The Global Development and Justice research group is also actively involved in the Centre for Global Development, a university-wide network that promotes cross-disciplinary approaches to the field, and the Leeds Centre for African Studies.

Course content

Core modules examine key issues surrounding global development, such as markets, inequality, democratisation, gender, health, education, human rights, conflict, violence and crime. You’ll also learn about various aspects of development practice, like the theoretical and analytical principles of Project Cycle Management. Additionally, you’ll hone your research and writing skills and then showcase them in your compulsory dissertation – an independent piece of research on a topic of your choice.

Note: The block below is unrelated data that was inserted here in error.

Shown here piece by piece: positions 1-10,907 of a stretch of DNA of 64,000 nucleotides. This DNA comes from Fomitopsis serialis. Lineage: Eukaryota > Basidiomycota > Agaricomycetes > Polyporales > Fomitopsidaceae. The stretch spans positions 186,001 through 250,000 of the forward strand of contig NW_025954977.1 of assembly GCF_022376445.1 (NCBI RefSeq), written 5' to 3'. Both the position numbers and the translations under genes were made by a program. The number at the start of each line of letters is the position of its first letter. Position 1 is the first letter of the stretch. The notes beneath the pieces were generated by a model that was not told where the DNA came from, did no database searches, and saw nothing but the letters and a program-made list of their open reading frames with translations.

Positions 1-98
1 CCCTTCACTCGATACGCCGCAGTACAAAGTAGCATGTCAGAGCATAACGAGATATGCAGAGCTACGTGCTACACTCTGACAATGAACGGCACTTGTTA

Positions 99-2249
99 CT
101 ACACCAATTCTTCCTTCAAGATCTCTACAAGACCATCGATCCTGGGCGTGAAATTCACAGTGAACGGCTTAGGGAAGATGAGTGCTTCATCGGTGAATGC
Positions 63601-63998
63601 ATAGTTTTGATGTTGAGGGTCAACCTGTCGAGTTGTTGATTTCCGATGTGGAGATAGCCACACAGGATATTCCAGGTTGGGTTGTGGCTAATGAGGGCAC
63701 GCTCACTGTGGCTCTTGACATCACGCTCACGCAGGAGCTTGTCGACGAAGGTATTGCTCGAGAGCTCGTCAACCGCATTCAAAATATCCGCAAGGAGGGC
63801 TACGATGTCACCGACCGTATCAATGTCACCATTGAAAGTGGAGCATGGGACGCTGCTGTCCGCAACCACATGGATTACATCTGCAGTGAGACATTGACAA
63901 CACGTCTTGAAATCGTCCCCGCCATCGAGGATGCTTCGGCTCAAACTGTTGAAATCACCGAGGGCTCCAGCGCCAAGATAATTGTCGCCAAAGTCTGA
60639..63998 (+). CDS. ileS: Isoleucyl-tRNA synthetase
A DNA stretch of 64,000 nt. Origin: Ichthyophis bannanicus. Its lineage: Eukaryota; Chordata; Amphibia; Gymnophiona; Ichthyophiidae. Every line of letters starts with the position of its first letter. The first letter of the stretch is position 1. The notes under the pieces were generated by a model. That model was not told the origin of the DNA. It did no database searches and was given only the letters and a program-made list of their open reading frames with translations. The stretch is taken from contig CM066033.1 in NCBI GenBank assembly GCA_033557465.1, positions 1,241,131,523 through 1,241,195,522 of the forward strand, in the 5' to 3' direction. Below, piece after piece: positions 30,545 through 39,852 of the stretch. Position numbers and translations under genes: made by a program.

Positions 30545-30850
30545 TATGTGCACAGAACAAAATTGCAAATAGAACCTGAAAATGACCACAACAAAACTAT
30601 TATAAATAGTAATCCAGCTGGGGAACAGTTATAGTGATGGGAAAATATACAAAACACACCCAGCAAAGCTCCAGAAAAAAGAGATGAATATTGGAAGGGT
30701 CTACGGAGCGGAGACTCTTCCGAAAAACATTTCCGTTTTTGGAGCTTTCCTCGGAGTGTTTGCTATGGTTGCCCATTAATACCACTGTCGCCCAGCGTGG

These modules will equip you to analyse, understand and discuss the major changes, problems and opportunities facing societies and people in the Global South. You’ll study some of the broader social, political, and economic causes of the problems, and the achievements and setbacks that people have experienced in their efforts to tackle them at the global, national and local levels and improve their societies and lives. You’ll learn to analyse, understand, and discuss development in the Global South in the 2010s in all its dynamism, complexity and significance.

The wide-ranging list of optional modules means that you can explore a diverse range of related subjects of interest to you, including natural resources struggles, global health, gender and globalisation, education, international political economy or issues related to Africa and China.

If you are a part-time student, you can choose how to spread your studies across two years. However, we recommend that you at least take your compulsory modules in your first year, and you have to take the compulsory dissertation module in your second year.

Course structure

Compulsory modules

  • Global Inequalities and Development 30 credits
  • Development Management Techniques 15 credits